The virus that causes COVID-19 acts as a pain reliever, suggest the results of a new study that may offer “a possible explanation for the relentless spread” of the disease, the researchers said.
Researchers at the Arizona University of Health Sciences said SARS-CoV-2, the virus that causes COVID-19, may inadvertently work as a pain reliever, which “may explain why near half of all people who contract COVID-19 have little or no disease. symptoms, even if they are able to spread the disease, ”according to a press release on the results.
“It seemed very logical to me that perhaps the reason for the relentless spread of COVID-19 was that at first you were walking around just fine as if nothing had happened because your pain was taken away”, Study correspondent Rajesh Khanna, Ph.D., said in a statement. Khanna is also a professor in the Department of Pharmacology at the University of Arizona College of Medicine, Tucson.
“This research raises the possibility that pain, as an early symptom of COVID-19, may be reduced by the SARS-CoV-2 spike protein because it silences the body’s pain signaling pathways,” Senior Vice President of Health Sciences, Dr Michael D Dake, added in a statement.
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Medical experts studying the new virus believe that SARS-CoV-2 infects humans when the virus’s spike protein attaches to the ACE2 receptor on human cells. However, the virus can also use a second receptor, neuropilin-1, to infect humans. At least two studies from last summer concluded that the virus also uses the neuropilin-1 receptor, according to the press release.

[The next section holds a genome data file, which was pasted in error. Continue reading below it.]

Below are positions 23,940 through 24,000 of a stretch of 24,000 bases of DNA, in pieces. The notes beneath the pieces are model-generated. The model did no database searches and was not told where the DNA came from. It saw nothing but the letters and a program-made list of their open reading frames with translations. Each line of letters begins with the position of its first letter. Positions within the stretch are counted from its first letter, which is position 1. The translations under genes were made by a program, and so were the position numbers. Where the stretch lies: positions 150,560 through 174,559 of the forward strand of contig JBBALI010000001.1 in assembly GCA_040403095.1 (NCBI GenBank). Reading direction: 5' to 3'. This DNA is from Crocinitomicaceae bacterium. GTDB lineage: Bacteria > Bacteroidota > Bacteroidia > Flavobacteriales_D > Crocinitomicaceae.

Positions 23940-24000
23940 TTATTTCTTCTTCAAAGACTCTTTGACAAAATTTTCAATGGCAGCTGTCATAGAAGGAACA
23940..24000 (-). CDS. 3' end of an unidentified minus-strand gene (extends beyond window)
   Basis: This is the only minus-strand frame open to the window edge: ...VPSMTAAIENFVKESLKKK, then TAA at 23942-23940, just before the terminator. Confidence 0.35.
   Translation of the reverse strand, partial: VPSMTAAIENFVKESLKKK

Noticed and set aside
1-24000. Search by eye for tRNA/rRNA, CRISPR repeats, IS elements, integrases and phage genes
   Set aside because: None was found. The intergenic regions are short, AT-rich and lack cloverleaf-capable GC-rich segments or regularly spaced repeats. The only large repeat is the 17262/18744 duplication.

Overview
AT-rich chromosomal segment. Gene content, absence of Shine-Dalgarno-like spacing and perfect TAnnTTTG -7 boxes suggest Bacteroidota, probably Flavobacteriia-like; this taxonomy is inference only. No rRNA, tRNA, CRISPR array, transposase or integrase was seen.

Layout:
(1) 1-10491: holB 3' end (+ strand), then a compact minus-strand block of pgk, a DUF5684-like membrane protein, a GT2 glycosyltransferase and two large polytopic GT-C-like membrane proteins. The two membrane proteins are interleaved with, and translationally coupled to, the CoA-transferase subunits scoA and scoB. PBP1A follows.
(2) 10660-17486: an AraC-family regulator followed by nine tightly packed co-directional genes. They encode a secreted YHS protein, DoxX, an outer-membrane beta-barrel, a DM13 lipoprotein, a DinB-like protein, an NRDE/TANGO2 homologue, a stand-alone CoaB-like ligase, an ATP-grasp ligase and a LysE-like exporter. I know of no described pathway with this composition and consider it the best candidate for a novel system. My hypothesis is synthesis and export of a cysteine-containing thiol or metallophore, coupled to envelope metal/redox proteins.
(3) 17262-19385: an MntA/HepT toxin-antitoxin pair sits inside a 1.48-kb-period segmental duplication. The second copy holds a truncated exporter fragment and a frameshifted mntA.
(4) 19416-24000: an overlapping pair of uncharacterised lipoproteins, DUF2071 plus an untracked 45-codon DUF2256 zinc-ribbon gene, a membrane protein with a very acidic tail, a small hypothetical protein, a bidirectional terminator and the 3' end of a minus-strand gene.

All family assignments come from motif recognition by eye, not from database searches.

“This caught our attention because for the past 15 years my lab has been studying a complex of proteins and pathways related to pain management downstream of neuropilin,” Khanna said. “So we took a step back and realized that this could mean that maybe the spike protein was involved in some kind of pain treatment.
“There are many biological pathways that signal the body to feel pain. The first is a protein called vascular endothelial growth factor-A (VEGF-A), which is essential for the growth of blood vessels but has also been linked to diseases such as cancer, rheumatoid arthritis and more recently, COVID-19 ”the press release reads. “Like a key in a lock, when VEGF-A binds to the neuropilin receptor, it triggers a cascade of events leading to hyperexcitability of neurons, which leads to pain.
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The research team found that the SARS-CoV-2 spike protein “binds to neuropilin in exactly the same place as VEGF-A,” the statement said. The team used rodents to test their theory, using VEGF-A “as a trigger to induce excitability in neurons, which creates pain, and then added the spike protein SARS-CoV-2.”
“The spike protein completely reversed VEGF-induced pain signaling,” Khanna said. “It doesn’t matter if we were using very high peak doses or extremely low doses – it completely reversed the pain.”
In addition to offering an explanation for the wide spread of COVID-19, the researchers also said their findings could help scientists create non-opioid pain treatments in a bid to fight the opioid epidemic by course in the country.
“We are moving forward with the design of small molecules against neuropilin, especially natural compounds, which could be important for pain relief,” Khanna said. “We have a pandemic and an opioid epidemic. They collide. Our results have massive implications for both. SARS-CoV-2 teaches us about viral spread, but COVID-19 also leads us to consider neuropilin as a new non-opioid method to fight the opioid epidemic.
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